• Alternatively, you could glue the string, but be sure it is secure.

  22. Tie a simple knot in the string. Pull it close to the book, then tighten it firmly.
  23. Turn the knot downward and trim off the excess string.
  24. Open the ring on the earring mount, thread it through the loop on the book, and close it again. Use needle-nose pliers or jewelry pliers without teeth.
    • Insert the earring mounts so that the books will both point forward when the earrings are worn.

  25. Let the glue dry thoroughly before trying them on. Rest a heavy book on top of them to hold them closed while the glue dries.


  • If you can't finesse stitching a tiny binding like this, try stapling it. Staple so that the straight side of the staple goes on the outside and the hooked parts are inside. Carefully line up the staple and the pages so it goes through the center.
  • Check how see-through your decorative paper or fabric is, especially once it has glue on it. If you're using a cereal box or other printed paper for the card, try gluing a small sample of the decorative material to a printed portion of the cardboard and see what shows through. If there's any problem, use the plain side as the outside.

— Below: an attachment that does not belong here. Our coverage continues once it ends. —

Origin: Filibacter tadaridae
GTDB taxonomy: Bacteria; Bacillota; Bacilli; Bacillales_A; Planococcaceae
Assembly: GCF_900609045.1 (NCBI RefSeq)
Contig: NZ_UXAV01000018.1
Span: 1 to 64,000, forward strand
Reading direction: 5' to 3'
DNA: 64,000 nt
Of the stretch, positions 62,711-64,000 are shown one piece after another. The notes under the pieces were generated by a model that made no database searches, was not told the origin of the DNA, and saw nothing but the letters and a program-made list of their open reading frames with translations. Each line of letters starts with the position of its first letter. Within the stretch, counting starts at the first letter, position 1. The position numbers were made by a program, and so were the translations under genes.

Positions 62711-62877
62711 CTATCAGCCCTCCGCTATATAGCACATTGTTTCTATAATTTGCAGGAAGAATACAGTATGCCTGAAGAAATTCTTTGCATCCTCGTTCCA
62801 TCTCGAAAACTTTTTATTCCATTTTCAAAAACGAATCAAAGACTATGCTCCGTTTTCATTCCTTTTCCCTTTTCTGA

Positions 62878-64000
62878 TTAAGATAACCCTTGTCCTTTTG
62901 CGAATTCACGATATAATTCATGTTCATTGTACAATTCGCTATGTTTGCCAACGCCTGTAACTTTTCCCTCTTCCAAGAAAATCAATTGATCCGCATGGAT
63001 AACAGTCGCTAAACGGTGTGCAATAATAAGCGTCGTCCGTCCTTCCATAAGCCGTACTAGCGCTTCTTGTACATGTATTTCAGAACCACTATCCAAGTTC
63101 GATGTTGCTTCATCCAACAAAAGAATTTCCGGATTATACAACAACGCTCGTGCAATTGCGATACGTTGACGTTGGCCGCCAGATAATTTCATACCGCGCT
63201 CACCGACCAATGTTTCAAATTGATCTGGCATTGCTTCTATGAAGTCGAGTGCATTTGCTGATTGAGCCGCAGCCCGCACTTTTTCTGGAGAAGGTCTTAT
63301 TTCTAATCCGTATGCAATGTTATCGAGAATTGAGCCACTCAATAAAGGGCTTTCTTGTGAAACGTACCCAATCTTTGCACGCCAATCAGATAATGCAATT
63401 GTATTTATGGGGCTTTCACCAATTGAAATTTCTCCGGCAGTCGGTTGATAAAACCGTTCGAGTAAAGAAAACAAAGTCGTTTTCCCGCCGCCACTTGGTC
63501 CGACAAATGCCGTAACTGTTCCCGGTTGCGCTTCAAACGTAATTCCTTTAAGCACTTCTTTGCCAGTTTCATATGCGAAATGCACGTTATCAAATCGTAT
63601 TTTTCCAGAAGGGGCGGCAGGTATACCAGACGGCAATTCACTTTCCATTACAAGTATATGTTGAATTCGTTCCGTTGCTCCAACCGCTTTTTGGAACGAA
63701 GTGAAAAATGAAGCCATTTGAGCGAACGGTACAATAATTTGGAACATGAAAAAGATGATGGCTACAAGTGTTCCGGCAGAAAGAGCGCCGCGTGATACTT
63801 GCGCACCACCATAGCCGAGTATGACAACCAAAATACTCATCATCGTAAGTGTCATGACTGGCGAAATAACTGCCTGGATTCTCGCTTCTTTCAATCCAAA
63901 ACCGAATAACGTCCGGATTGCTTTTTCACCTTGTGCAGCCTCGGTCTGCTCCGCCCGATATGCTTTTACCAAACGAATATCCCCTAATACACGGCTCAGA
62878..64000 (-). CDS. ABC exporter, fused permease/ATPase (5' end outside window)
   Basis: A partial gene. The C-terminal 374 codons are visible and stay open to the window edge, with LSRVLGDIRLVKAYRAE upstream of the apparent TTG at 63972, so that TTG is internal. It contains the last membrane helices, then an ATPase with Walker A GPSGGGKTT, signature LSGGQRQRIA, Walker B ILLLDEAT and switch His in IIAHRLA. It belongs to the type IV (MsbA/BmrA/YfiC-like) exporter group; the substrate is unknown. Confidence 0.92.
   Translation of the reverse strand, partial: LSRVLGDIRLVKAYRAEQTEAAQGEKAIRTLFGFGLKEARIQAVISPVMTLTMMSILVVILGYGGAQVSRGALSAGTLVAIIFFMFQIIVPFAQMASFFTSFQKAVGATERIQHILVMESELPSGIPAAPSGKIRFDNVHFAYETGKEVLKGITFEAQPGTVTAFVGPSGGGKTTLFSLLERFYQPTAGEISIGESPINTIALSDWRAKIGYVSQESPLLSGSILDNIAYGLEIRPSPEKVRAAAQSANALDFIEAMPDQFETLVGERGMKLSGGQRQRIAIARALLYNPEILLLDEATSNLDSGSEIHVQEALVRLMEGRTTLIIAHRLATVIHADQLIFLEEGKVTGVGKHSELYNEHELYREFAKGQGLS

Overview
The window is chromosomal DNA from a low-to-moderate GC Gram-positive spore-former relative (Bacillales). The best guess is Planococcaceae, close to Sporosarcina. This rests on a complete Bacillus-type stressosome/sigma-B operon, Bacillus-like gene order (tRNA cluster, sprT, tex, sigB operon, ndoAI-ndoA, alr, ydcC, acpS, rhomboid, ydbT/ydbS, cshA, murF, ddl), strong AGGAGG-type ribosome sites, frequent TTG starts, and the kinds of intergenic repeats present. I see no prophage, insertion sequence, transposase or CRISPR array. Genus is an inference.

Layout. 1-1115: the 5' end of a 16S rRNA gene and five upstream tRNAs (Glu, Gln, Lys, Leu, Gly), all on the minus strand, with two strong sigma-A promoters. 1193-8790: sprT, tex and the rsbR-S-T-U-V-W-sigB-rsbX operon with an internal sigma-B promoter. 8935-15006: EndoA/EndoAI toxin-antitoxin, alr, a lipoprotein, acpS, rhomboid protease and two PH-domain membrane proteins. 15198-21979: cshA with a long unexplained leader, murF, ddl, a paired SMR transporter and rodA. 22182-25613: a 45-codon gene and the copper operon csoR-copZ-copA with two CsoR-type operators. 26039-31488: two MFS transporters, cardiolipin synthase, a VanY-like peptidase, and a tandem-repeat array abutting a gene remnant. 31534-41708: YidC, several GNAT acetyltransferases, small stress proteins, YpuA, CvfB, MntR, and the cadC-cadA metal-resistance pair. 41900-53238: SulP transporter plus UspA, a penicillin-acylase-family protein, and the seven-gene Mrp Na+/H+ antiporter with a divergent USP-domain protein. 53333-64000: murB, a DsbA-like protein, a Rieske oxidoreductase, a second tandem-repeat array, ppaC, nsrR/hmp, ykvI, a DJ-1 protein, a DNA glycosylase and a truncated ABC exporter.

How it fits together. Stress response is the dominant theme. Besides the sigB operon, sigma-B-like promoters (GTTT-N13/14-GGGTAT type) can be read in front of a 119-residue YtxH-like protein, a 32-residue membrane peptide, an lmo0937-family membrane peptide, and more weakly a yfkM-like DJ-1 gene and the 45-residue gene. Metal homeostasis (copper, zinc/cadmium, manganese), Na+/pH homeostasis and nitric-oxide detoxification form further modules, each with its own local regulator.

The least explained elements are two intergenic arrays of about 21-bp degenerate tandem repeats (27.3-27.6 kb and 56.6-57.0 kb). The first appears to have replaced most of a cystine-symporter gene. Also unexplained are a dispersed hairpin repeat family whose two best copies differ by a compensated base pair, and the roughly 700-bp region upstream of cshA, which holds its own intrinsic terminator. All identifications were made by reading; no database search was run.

• Look around for materials to reuse for this project. A cereal box or other package works nicely for the cover. Also see if you have a scrap of fabric or decorative paper floating around that you could use for the cover, too.
  • If your intended recipient doesn't wear earrings, try making a single book this way as a holiday ornament or necklace. As an ornament, you may want to enlarge the whole thing a bit.
  • You could personalize these earrings by writing something in tiny writing in the book, or carefully sticking in a favorite locket-sized photo or two. Practice on a scrap to find out how small you have to write what you have to say. You may find that one or two words fill a page.
  • You could also use a word processor or page layout program to create the text in very small letters. It might be easiest to make a table grid with cells the same size as your pages and then type in the grid. To get printing on both sides of the pages, duplex them with a duplexing printer or photocopier, or just print on both sides of a page.
  • Cutting fabric on the diagonal helps it not to fray. So does a generous application of plenty of glue around the edges.
  • Choose a pattern for your decorative material that is on a scale with the book. These books are one inch tall, so a 12-inch floral pattern is probably not the best bet.
  • If you make these earrings as a gift, watch what your intended recipient wears. Try to match the colors and styles of that person.
  • For a more compact earring, glue the pages shut. This can also help to avoid catching hair. Also glue the cover closed if you want to avoid showing off a less than tidy binding job.